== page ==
ORLANDO – Fire Department Safety Officer Association apparatus symposium attendees were treated to some additional sneak peeks at what is new and hot for 2014 on the last day of the event.
Representatives of Spartan Chassis, Hale Pumps and Pierce gave presentations about cab improvements, running gear improvements and pump innovations.
First up was Spartan Chassis.
Mike Bowman, director of fire truck sales for Spartan Chassis, explained the strength and protection “under the armor” of the cab and chassis. He said Spartan has extensive air bag placement for occupant protection with its Advanced Protection System (APS). He claims the Spartan system covers three times the area to its competitors.
In addition to its airbag protection, Spartan Chassis has improved its seatbelts with an intelligent system which has an automatic retractor to pull the occupant into the seat and then plays the belt back out to minimize torso injuries as the collision event winds down.
“Seatbelt retraction is a fairly violent, pyrotechnic event and the belt can sometimes cause torso injuries,” Bowman said. “We wanted to minimize that.”
Bowman also said Spartan Chassis offers 728 different cab configurations to give customers the ability to specify exactly what they want.
Spartan Chassis also has a fire truck training workshop at its factory in Michigan every October and Bowman invited symposium attendees to participate.
“You get yourself out there, and we’ll take real good care of you,” Bowman said.
Hale Products and Class 1 was up next with information about new products and the company’s 100th anniversary.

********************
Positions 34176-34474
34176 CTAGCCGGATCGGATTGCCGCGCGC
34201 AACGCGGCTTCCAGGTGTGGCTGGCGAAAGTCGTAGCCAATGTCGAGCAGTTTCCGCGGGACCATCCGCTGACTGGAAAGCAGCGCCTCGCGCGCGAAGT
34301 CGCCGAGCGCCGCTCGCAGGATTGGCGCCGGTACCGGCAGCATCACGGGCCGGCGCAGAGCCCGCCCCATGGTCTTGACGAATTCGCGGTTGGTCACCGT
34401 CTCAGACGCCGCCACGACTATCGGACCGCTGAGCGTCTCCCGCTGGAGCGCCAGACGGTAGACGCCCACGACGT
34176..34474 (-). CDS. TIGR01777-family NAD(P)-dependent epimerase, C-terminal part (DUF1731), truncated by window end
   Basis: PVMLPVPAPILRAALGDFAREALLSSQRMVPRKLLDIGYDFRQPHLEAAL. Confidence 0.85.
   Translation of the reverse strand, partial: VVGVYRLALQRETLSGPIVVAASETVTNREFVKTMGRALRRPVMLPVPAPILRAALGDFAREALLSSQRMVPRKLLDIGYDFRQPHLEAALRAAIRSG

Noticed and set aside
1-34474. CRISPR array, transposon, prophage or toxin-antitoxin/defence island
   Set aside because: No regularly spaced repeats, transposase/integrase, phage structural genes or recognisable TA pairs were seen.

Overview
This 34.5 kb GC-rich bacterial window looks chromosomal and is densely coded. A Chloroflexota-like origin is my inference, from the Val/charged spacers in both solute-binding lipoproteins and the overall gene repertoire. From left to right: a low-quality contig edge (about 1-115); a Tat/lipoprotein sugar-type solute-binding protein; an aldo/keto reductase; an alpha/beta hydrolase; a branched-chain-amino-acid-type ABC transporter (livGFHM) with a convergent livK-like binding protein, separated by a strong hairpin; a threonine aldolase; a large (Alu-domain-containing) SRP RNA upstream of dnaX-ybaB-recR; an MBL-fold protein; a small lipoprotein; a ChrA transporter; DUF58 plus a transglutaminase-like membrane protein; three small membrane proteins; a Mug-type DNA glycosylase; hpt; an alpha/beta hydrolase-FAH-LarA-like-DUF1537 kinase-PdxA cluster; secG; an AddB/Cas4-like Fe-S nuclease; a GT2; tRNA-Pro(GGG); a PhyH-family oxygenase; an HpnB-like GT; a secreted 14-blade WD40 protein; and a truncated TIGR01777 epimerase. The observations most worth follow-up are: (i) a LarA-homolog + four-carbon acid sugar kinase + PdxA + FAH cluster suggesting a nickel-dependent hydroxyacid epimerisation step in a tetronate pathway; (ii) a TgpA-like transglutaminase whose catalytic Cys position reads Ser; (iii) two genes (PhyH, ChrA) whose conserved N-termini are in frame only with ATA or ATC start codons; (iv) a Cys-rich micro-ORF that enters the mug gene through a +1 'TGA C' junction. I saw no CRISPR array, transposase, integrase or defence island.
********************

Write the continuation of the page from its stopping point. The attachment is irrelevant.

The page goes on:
Bruce Lear, vice president of sales and marketing at Hale Products said the company was started in 1914 in Conshohocken, Pa., by three firefighters who “thought they could make a better fire truck.”
“It was started in a residential garage,” said Lear, who added that the company recently completed a consolidation with a new plant in Ocala, Fla. Additionally, Hale offered a factory tour to symposium attendees and invited people to tour the plant on their own schedule.
Lear said Hale has redesigned its popular Qmax pump to reduce pump panel widths. Qmax XS was introduced in 2012 and is 8-inches narrower.
With narrower pump panels departments can decide to use the space for backboards, crosslays and other storage needs, Lear said.
Hale has also worked on its pump gear packages and developed a system that prevents “hot shifting” and the damage that it can cause, Lear said.
“Nobody hot shifts, right,” Lear said. “Well, we’ve come up with an anti-hot shift system which makes it so you can’t even though you’re not supposed to.”
Lear’s colleague at Class 1, Dave Guynn, who is the company’s sales manager, discussed some new products being introduced from Class 1. The company has an improved display for its display panel products called Ultraview.
He said one of the biggest improvements is visibility in bright sun shine which means it can be used in cabs or on the outside of the apparatus. They’re all J1989 CAN protocol compliant and can do everything from monitor tire pressure and generate information for use in many ways.
Guynn said the company will have several items for review at the Fire Department Instructors Conference show in April.
Pierce Manufacturing rounded out the “What’s Hot” topic discussion.
Custom Chassis Product Manager Lisa Barwick said new for 2014 is a TAK4 rear independent which will be unveiled in April.
Barwick said it complements the TAK4 independent front suspension that was introduced in 2001. The system, she said, will improve ride comfort and control. It will be available in 36,000 and 52,000 pound axle ratings.
The rear independent suspension system will also have a tight turning technology, Barwick said, noting that it will have a mechanical steer mechanism with two steering gears. She said it will reduce tire scrub and improve turning radius as just the rear axle turns, if it is a tandem rear axle system. It has coil springs and drum brakes, she added.